One example when suspension of disbelief is required: Hank’s participation in Lawrence’s electrocution is something that Leticia either should have known (she visited her husband more than once) or, in the small Georgia town where they live, would have found out sooner rather than later. The fact that she doesn’t become aware of the truth until the very end feels like a script contrivance.
In other respects, Monster’s Ball is also a case of cinematic hit and miss.
On the upside, German-born director Marc Forster manages to create a realistic Southern U.S. setting, while his minimalist touch – with the aid of cinematographer Roberto Schaefer’s soft colors and Asche & Spencer’s haunting music – greatly enhances the mood of the film. In addition, Forster elicits compelling performances from Heath Ledger and veteran Peter Boyle (Joe, Young Frankenstein).
On the downside, he is far less successful in his handling of the two leads.
A two-time Academy Award nominee in the acting categories, Billy Bob Thornton (Sling Blade, 1996 [which earned him the Best Adapted Screenplay Oscar]; A Simple Plan, 1998) tries hard to make his former death-row guard seem both tough and affable, but not once does he come across as anything but an actor at work.
Halle Berry (in a role reportedly turned down by Angela Bassett and Vanessa Williams) has several poignant moments – e.g., the sequence when she witnesses her son’s death – but her drunk scene is a mess and her more subdued bits feel lifeless instead of introspective. In truth, nothing Berry does in Monster’s Ball matches the emotional intensity of her Best Actress acceptance speech at the 2002 Oscar ceremony.
Endless sex scene
Now, many will remember the DVD version of Monster’s Ball not for the storyline, the death by electrocution, the interethnic romance, or the performances – but for the sex scenes (which had to be toned down for American theaters to avoid an NC-17 rating).
An artificial intercourse sequence featuring Heath Ledger’s Sonny and a prostitute is a mere warm-up to the Halle Berry-Billy Bob Thornton free-for-all that takes place halfway through the movie. Berry, in particular, must be commended for her bravery. Her desperate “Make me feel good” outburst must have been extremely difficult to do on camera and it is indeed unforgettable, even if not quite for the right reasons.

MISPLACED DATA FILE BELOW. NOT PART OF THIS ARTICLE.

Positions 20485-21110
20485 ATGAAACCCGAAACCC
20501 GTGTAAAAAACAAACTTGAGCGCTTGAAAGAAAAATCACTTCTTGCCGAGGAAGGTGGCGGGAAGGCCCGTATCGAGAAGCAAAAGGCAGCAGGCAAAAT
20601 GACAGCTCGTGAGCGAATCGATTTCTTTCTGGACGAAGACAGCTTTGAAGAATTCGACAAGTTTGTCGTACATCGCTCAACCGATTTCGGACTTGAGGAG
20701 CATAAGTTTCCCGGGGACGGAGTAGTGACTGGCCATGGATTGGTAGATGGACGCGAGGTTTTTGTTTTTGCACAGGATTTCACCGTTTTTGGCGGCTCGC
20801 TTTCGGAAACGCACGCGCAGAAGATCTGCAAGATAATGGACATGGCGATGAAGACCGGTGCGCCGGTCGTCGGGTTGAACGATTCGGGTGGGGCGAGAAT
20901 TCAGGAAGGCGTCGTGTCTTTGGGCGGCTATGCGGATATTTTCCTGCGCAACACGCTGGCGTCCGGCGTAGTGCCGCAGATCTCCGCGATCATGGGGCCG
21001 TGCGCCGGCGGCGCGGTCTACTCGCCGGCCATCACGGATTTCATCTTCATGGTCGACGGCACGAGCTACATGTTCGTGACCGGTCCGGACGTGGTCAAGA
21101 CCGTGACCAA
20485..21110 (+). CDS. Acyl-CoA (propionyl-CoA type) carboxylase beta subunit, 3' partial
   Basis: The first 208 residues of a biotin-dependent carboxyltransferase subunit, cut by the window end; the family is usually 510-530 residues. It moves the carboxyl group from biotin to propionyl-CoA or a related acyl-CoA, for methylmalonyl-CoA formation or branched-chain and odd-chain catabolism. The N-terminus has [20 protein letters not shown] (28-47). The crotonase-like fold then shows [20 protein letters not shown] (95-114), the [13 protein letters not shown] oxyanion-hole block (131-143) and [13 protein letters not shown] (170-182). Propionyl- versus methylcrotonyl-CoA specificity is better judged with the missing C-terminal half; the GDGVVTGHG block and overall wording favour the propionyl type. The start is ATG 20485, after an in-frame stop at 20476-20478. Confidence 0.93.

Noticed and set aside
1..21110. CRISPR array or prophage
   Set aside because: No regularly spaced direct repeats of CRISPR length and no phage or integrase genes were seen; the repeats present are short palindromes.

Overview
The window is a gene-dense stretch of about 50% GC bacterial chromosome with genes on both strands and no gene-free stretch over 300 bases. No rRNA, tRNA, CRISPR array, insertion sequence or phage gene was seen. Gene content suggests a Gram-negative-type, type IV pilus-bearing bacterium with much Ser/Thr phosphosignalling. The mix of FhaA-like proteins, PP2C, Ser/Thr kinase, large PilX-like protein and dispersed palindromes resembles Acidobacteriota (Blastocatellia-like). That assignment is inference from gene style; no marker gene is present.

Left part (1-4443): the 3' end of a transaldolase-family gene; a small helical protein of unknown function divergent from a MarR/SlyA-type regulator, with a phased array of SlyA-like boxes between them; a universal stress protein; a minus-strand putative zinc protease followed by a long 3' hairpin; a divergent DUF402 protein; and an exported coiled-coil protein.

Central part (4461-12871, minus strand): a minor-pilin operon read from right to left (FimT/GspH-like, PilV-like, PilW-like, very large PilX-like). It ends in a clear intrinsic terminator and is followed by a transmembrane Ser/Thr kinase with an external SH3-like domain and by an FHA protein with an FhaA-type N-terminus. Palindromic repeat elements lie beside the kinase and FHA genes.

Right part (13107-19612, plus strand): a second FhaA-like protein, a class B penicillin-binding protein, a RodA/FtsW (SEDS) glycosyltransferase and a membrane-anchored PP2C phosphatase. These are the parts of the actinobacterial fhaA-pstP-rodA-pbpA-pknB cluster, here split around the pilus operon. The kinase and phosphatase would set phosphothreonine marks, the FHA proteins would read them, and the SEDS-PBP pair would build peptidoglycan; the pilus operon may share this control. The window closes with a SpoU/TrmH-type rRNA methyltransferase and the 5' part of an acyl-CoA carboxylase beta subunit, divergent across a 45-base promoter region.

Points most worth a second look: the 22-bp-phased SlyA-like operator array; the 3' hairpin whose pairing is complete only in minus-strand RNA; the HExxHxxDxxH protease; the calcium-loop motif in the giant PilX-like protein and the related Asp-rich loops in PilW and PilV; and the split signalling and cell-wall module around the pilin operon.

What should have been pathetic and tragic – Leticia needs physical and emotional consolation because she has just lost both her husband and her son – comes across as borderline humorous. Suggestion: Check out Maggie Smith in Herbert Ross’ California Suite for on-screen sexual desperation that is positively unsettling.
As for the Monster’s Ball sex segment itself, it’s neither erotic nor dramatic, but it sure is long. There is something dead wrong when you’re watching two performers going for it with all their might and you start wondering when the hell the cunnilingus will end so the story can continue.
Monster’s Ball (2001) cast & crew
Director: Marc Forster.
Screenplay: Milo Addica & Will Rokos.
Billy Bob Thornton … Hank Grotowski
Halle Berry … Leticia Musgrove
Heath Ledger … Sonny Grotowski
Peter Boyle … Buck Grotowski
Sean Combs … Lawrence Musgrove
Mos Def … Ryrus Cooper
Coronji Calhoun … Tyrell Musgrove
John McConnell … Harvey Shoonmaker
Anthony Bean … Dappa Smith
Francine Segal … Georgia Ann Paynes
Anthony Michael Frederick … Billy
Carol Sutton … Mrs. Guillermo
Bernard Johnson … Deputy Jones
Milo Addica … Tommy Roulaine
Will Rokos … Warden Velasco
Marshall Cain … Correction officer
Cinematography: Roberto Schaefer.
Film Editing: Matt Chessé.
Music: Asche & Spencer.
Producer: Lee Daniels.
Production Design: Monroe Kelly.
Costume Design: Frank Fleming.
Production Companies: Lions Gate Films.
Distributor: Lions Gate Entertainment.
Running Time: 111 min.
Country: United States.
“Monster’s Ball (2001): Halle Berry + Billy Bob Thornton” notes
Producer Lee Daniels + screenwriters’ cameos
As seen above, future Best Director Academy Award nominee Lee Daniels (Precious, 2009) produced Monster’s Ball.
And screenwriters Milo Addico and Will Rokos play bit roles in the film.
Monster’s Ball movie credits via the American Film Institute (AFI) Catalog website.
Billy Bob Thornton and Halle Berry Monster’s Ball movie images: Lionsgate Films.
“Monster’s Ball (2001): Halle Berry + Billy Bob Thornton” last updated in September 2023.